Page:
Monthly Archives: December 2013

Webhost Move

I have just moved this website over to a new domain registrar and webhost.

Hopefully, DNS has propagated and you are seeing this new location. To avoid confusion, comments on the old install are disabled.

Let me know if you run into any issues/problems. Also, is the blog faster or slower than before?

UPDATE: I had to re-import the database, so some recent comments were lost. Sorry!

23andme and FDA

FDA had asked 23andme to stop its direct-to-consumer genetic testing and as a result 23andme has issued the following statement:

After discussion with officials from the Food and Drug Administration today, 23andMe will comply with the FDA's directive and stop offering new consumers access to health-related genetic tests while the company moves forward with the agency's regulatory review processes.

Customers who purchased kits on or after the FDA's warning letter of November 22nd will not have access to health-related results. Those customers will have access to ancestry-related genetic information and their raw data without 23andMe's interpretation of that data. They may receive health-related results in the future, depending on FDA marketing authorization.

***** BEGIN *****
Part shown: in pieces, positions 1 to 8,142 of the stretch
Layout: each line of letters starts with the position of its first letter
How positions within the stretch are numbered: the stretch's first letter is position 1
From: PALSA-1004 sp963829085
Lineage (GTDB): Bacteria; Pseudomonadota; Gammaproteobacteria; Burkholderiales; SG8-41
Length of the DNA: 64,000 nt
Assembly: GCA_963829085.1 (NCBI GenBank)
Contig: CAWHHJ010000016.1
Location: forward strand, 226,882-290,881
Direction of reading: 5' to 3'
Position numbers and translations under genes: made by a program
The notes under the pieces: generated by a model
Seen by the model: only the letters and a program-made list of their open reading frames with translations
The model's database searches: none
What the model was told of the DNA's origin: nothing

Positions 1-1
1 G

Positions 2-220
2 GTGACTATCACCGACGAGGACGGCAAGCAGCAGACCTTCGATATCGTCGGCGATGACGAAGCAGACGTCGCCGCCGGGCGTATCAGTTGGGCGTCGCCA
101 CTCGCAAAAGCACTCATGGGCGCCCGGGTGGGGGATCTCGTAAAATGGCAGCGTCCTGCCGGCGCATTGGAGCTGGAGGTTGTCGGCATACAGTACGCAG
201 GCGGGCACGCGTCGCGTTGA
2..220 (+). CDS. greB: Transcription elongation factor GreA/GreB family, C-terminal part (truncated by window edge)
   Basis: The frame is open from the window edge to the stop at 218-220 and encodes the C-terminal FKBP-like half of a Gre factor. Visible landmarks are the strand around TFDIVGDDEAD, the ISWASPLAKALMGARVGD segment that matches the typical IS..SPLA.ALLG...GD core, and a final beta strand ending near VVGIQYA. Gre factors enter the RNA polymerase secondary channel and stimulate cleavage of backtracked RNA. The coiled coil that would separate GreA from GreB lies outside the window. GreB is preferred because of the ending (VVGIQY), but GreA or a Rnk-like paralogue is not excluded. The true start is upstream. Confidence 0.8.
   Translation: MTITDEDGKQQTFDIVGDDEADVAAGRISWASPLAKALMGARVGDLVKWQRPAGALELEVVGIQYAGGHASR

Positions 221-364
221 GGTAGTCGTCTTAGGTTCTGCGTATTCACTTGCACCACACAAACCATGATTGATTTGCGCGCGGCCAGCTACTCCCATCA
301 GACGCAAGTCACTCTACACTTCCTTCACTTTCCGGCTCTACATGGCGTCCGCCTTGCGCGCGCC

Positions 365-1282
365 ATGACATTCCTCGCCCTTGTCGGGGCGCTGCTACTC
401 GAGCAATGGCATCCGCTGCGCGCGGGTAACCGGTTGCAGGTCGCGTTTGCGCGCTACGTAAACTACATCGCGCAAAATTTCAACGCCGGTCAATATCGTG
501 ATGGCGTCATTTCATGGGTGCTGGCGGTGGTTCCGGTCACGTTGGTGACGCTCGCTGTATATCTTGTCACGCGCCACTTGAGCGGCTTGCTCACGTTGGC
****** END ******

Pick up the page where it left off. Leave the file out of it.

Customers who purchased kits before November 22, 2013 will continue to have access to all the reports they've always had.

While I am disappointed at this turn of events, for our project it does not change much since 23andme will still provide raw data downloads as well as ancestry information.

HarappaWorld HRP0375-HRP0384

I have added the HarappaWorld Admixture results for HRP0375-HRP0384 to the individual spreadsheet.

Do note that the admixture components do not necessarily represent real ancestral populations. Also, the names I have chosen for the components should be thought of as mnemonics to ease discussion. I chose them based on which populations in my data these components peaked in. They do not tell anything directly about ancestral populations. The best way to look at these admixture results is by comparing individuals and populations. Finally, the standard error estimates on these results can be about 1%. Therefore, it is entirely possible that your 1% exotic admixture result is just noise.

I have also updated the group averages.